By Jim Manfre
My classmates shuffled nervously into our first law school class, Torts, taught by the aged Professor Fagan. He was an image out of The Paper Chase: tall, austere, and a shock of white hair outlining a serious and somewhat threatening gaze. His booming voice announced how he would criticize the unwary victim of his Socratic questioning.
After the mandatory explanation of his expectations for the class, he unwound himself from his high-back leather chair and approached an unsuspecting student in the front row. The student apparently did not have the good sense to hide in the relative safety of the back rows.
Fagan demanded from the student the legal definition of a battery. Before the student had a chance to respond, the professor grabbed the student’s arm and shook it for a second. He then questioned the stunned student as to whether he had committed a battery based on the common law definition. Not waiting for a response, the professor demanded if the student had raised his arm to release the professor’s grip and struck the professor in the eye–would that be a battery, or would it be permitted by the common law definition of self-defense?
The reason I mention this episode from my early days in law school is that it encapsulates a law’s purpose. A law should clearly and concisely explain its intent and be based on common sense notions of human behavior. In this instance Professor Fagan was explaining the law of battery and self-defense in a way that was understandable to any lay person. We inherently understand the bounds of human behavior and realize quickly when the actions of others are outside those boundaries. We do not need statutes to interpret this behavior for us.
Having tried over thirty criminal cases as a prosecutor, I observed that juries or judges most times found their way to the right conclusion by applying the law to the facts.
The stand your ground law as passed by Florida under Gov. Jeb Bush under the influence of the National Rifle Association clarifies for law enforcement the extent to which a person can defend himself when a person enter his home, automobile or boat. Previous to this law, there was confusion as to whether a person could only use force on an intruder based on the type of force used to enter the home, boat or vehicle.
The castle doctrine, as it is called in stand your ground, allows a person to use deadly physical force in these situations regardless of whether the intruder has a weapon or not. I believe this clarification has assisted law enforcement and finders of fact in determining whether a person used force properly in defense of his person or family in these instances.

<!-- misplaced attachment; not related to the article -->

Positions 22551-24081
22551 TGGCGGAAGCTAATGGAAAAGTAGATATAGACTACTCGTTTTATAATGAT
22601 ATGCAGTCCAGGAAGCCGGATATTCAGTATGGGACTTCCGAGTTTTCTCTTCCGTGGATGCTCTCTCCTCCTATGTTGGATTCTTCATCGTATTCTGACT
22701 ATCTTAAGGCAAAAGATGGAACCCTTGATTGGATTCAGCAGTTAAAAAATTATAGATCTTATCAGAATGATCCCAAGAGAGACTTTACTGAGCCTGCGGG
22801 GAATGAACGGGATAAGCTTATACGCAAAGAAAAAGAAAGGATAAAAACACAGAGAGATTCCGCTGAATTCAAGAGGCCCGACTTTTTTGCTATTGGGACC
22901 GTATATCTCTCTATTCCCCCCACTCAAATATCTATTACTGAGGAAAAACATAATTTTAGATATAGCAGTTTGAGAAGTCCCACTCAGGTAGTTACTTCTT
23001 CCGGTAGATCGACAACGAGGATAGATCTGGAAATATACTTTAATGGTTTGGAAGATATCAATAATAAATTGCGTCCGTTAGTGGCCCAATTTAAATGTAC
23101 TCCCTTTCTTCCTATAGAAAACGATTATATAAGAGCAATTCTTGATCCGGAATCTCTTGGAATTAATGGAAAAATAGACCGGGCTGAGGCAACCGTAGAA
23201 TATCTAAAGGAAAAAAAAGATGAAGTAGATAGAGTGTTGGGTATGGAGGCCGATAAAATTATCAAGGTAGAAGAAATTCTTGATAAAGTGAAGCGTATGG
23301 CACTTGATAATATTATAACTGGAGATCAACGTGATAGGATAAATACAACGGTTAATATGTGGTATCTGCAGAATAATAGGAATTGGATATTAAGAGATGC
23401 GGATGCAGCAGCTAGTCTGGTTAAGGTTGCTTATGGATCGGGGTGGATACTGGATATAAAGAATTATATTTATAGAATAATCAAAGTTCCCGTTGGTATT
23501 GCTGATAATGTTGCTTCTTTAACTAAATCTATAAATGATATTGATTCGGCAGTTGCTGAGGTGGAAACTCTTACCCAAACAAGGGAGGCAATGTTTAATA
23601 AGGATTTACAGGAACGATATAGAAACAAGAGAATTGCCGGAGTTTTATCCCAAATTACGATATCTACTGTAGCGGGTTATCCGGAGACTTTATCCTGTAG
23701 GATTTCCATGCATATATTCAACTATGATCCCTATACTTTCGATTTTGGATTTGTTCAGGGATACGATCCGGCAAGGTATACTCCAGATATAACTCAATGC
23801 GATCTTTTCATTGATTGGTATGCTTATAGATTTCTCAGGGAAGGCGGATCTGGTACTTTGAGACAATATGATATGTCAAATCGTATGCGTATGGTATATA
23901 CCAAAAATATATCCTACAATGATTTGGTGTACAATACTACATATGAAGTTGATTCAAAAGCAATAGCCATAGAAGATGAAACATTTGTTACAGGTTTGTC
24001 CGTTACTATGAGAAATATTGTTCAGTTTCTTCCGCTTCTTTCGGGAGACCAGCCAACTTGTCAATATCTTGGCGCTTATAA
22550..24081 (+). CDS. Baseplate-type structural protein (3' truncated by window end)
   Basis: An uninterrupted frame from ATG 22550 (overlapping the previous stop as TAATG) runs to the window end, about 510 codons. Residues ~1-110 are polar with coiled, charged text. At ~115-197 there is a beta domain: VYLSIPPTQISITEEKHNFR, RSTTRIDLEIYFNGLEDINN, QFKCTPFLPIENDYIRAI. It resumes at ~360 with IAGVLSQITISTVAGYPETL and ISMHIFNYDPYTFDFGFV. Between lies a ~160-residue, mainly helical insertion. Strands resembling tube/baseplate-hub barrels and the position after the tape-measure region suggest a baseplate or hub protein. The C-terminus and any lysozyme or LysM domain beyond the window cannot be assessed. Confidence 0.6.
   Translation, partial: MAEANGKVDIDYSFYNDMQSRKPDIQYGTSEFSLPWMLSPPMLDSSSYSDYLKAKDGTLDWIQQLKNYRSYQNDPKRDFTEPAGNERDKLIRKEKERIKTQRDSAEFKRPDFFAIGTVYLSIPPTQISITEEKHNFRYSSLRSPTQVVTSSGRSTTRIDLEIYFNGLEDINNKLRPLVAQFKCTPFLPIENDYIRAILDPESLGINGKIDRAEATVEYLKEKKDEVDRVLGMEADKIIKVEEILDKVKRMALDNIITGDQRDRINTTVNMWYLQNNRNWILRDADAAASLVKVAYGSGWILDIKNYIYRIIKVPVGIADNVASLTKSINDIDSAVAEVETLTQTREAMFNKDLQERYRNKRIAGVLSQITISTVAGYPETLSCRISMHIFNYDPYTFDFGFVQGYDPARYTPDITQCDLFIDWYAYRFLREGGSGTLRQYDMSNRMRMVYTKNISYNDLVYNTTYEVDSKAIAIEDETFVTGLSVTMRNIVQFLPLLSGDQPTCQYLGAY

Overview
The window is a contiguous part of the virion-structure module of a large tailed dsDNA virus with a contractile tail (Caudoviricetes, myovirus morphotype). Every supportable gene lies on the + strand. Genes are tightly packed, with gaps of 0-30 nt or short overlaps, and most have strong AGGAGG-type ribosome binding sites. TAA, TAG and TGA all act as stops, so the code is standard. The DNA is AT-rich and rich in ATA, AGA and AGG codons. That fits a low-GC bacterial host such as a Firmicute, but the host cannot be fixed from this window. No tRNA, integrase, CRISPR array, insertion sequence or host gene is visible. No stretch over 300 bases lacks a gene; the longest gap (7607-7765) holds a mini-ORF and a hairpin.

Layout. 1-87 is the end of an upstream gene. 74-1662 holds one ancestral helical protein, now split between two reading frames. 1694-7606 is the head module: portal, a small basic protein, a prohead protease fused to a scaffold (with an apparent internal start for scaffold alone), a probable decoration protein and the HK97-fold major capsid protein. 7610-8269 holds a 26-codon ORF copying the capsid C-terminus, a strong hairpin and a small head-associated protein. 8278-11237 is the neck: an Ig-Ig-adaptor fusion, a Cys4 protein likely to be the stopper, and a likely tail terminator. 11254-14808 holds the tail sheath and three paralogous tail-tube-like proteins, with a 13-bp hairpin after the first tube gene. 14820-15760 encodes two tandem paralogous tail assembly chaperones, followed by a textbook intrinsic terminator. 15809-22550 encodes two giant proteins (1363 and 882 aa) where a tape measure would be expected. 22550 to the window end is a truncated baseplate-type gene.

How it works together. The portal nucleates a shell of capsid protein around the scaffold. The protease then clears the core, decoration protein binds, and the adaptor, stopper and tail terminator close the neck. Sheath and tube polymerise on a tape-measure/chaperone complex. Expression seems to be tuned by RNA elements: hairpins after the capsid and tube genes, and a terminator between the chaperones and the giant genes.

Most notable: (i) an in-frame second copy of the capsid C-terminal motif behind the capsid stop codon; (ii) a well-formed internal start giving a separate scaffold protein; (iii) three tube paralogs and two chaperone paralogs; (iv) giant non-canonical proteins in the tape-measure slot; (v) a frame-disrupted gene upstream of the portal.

Where I believe stand your ground confuses the public, law enforcement, judges and juries is in the reference it makes to F.S.S.776.013 (3) (See the law below) that a person has no duty to retreat and force may be used, including deadly physical force, if the person is not engaged in unlawful activity and is attacked and “he or she reasonably believes it is necessary to do so.”
What this stand-your-ground language requires is that law enforcement, prosecutors, judges and juries enter the mind of the person to determine if he acted properly rather than rely on what a reasonable person would have done in those circumstances. Self-defense is now what the person at the time believed, rather than common sense community standards. The worst part, other than the confusion created in the criminal justice system, is that it has emboldened certain people to act irresponsibly out of a false sense that this law protects them.
Clearly this sentence in stand-your-ground should be changed back to what a reasonable person would do in the situation rather than requiring law enforcement to attempt a Vulcan mind-probe to decipher the actor’s–or perpetrator’s–state of mind. More importantly, the public’s valid concern over the vigilante-style actions of certain people who have watched too many Western movies should be dealt with through legislative action.
It is the duty of the Legislature to enact laws that make sense, and when dealing with public safety, to enact laws that enhance the protection of the public. There are too many instances where this stand-your- ground language has emboldened criminal behavior rather than prevented it, or has failed to restrain violent physical reactions to what would otherwise have been a loud verbal altercation.
Jim Manfre, an attorney, was elected Flagler County Sheriff in November 2012. He also served as sheriff between 2001 and 2005.
Justifiable Use of Force: Florida Statute 776.013 Home protection; use of deadly force; presumption of fear of death or great bodily harm.—
A person is presumed to have held a reasonable fear of imminent peril of death or great bodily harm to himself or herself or another when using defensive force that is intended or likely to cause death or great bodily harm to another if:
(2) The presumption set forth in subsection (1) does not apply if:
(5) As used in this section, the term: